The sweeping 70% victory of President Vladimir Putin's United Russia party in the recent Russian elections sucked the air out of the opposition's attempt to gain even one seat in parliament. Now Russians could have less of an independent voice in cyberspace. LiveJournal, the U.S.-based blogging service more Russians use than any other, was acquired on Monday by Russian media holding company SUP--another sign that Russians are losing outlets for personal opinions. Twenty-eight percent of the traffic on LiveJournal is generated by Russian speakers. So there's a certain logic for LiveJournal's parent, San Francisco-based Six Apart, to sell the site to the Russians.
Prior to the acquisition, SUP had been managing LiveJournal's Russian-language postings since last year. But to give you an idea of the fear even expatriate Russians have of being identified or tracked simply for expressing themselves openly, here's a sample of postings following SUP's management announcement last year:
"I am living in Germany, but my journal is in Russian, at least the biggest part of it is. Still, I do not wish to get any help from SUP. Is that possible for me to not have anything to do with them?"
"Can you confirm that SUP will not have the possibility in principle to access the private entries?"
Independent views aren't truly accepted in Russia. More journalists have been murdered in Russia in the past 15 years than anywhere else except Iraq. Among them: Anna Politkovskaya, a longtime writer for Novaya Gazeta, one of the country's few independent newspapers (minority owned by Mikhail Gorbachev), who reported on United Russia's ongoing attempts to make sure the opposition is stifled. Her sometimes inflammatory reports of party corruption and electioneering did not endear her to the Kremlin.
Indeed, Russians have a swiftly narrowing choice of independent mainstream reporting from which to choose--the big newspapers are owned by tycoons with chummy relations to the Kremlin--and the government owns the biggest TV station, Channel One. Even so, some Russians continued to nurture a flickering light of democracy through a boisterously candid online community. In cyberspace, investigative reporting, opinionated discussion and, yes, speculative rumor, all thrive. And so far, the Kremlin hasn't bothered to do much about it.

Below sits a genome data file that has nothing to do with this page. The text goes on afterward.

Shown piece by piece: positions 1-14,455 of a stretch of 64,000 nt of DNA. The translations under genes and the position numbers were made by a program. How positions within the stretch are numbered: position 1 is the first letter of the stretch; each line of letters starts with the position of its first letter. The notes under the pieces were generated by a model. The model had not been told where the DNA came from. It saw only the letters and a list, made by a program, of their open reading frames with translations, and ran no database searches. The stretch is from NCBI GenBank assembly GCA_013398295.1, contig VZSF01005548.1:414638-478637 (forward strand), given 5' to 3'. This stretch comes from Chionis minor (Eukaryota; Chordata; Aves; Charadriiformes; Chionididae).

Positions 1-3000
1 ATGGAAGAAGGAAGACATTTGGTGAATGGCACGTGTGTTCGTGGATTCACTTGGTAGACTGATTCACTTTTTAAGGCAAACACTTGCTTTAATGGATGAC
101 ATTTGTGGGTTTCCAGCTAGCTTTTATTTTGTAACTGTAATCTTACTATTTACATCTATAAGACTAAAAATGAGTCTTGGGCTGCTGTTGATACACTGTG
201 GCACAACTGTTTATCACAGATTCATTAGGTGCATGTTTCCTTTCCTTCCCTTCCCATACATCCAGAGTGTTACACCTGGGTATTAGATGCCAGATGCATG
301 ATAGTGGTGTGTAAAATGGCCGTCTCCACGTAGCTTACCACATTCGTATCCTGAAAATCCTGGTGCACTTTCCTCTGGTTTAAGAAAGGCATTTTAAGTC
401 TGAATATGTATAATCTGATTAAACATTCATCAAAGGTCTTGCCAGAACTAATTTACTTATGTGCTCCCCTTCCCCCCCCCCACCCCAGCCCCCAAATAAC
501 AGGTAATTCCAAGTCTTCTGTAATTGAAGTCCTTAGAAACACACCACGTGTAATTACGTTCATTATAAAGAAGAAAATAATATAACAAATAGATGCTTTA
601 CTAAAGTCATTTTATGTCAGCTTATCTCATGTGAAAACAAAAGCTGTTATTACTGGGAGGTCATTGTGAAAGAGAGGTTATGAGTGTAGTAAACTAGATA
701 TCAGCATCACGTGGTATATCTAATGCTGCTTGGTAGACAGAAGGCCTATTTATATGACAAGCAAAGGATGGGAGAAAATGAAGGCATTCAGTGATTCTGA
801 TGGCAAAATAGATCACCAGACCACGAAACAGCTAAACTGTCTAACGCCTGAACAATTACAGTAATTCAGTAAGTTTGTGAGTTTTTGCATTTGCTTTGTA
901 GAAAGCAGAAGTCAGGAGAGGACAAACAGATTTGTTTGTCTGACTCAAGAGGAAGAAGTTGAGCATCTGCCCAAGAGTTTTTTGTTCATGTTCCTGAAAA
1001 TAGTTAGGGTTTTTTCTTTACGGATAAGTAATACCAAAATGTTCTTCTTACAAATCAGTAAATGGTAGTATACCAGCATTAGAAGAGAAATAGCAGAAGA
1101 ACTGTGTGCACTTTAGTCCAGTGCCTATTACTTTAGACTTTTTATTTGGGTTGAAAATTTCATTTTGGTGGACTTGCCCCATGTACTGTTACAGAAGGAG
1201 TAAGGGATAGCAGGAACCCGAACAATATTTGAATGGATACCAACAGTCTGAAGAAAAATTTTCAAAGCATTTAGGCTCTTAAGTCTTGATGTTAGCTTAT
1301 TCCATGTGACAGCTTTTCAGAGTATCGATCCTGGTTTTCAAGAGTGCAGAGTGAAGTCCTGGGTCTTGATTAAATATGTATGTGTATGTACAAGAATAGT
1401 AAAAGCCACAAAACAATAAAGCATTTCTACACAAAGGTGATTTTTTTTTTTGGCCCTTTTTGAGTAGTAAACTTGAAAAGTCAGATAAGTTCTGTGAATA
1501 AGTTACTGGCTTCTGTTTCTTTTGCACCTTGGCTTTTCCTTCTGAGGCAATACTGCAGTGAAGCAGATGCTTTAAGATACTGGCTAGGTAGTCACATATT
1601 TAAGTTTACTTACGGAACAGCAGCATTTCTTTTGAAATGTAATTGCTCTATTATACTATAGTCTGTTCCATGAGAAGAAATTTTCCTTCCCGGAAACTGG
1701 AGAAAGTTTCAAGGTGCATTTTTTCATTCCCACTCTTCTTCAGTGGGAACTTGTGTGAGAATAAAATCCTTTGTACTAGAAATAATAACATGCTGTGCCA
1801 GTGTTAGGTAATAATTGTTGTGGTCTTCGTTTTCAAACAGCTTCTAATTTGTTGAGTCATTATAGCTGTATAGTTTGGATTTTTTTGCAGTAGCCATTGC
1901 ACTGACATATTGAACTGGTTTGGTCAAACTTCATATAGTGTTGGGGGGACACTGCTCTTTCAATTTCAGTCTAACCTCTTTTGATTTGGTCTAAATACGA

SUP's ownership structure, however, provides little reassurance for Russians who are concerned that the Kremlin may have engineered SUP's acquisition of LiveJournal. Indeed, Alexander Mamut--majority owner of the quickly expanding SUP, which owns one of the biggest sports Web sites in Russia and sells online advertising via Yahoo (nasdaq: YHOO - news - people ) and other ad networks--told journalists in the late 1990s that he had friends in the Yeltsin family. Mamut, who was mentioned in connection to the Bank of New York (nyse: BK - news - people ) money-laundering scandal of the late-1990s, has become wealthy with astonishing speed. Forbes Russia estimates that Mamut is worth nearly $1 billion, thanks to investments that run the gamut from insurance to telecoms.
Six Apart's reasons for selling to the Russians make business sense. It is hard for Western companies to monetize new technology opportunities in Russia, given the difficulties in processing online payments there. Still, the site has been growing. SUP says it doubled Live Journal's audience over the last year.
Will SUP find ways to suppress the postings of Russians on Live Journal? Not necessarily--especially because it could hurt the bottom line. Nervous posters certainly can find other platforms--even if they are lower-profile--to air their views. Nevertheless, it does seem that Russians may be losing yet one more outlet to be frank and provocative without fear.
A reader writes:
Mamut took control over the cyrillic/Russian side LAST year. NOW he has control over ALL of Livejournal. I quote from the article below "LiveJournal, the U.S.-based blogging service more Russians use than any other, was acquired on Monday by Russian media holding company SUP." That is why this is so serious. It is not "Enemy at the Gates" but "Enemy well inside the gates". Access to the US blogosphere from within. The article's question "Will SUP find ways to suppress the postings of Russians on Live Journal?" misses the point. A Kremlin associate (and his minions) will now have access to ALL Livejournal postings.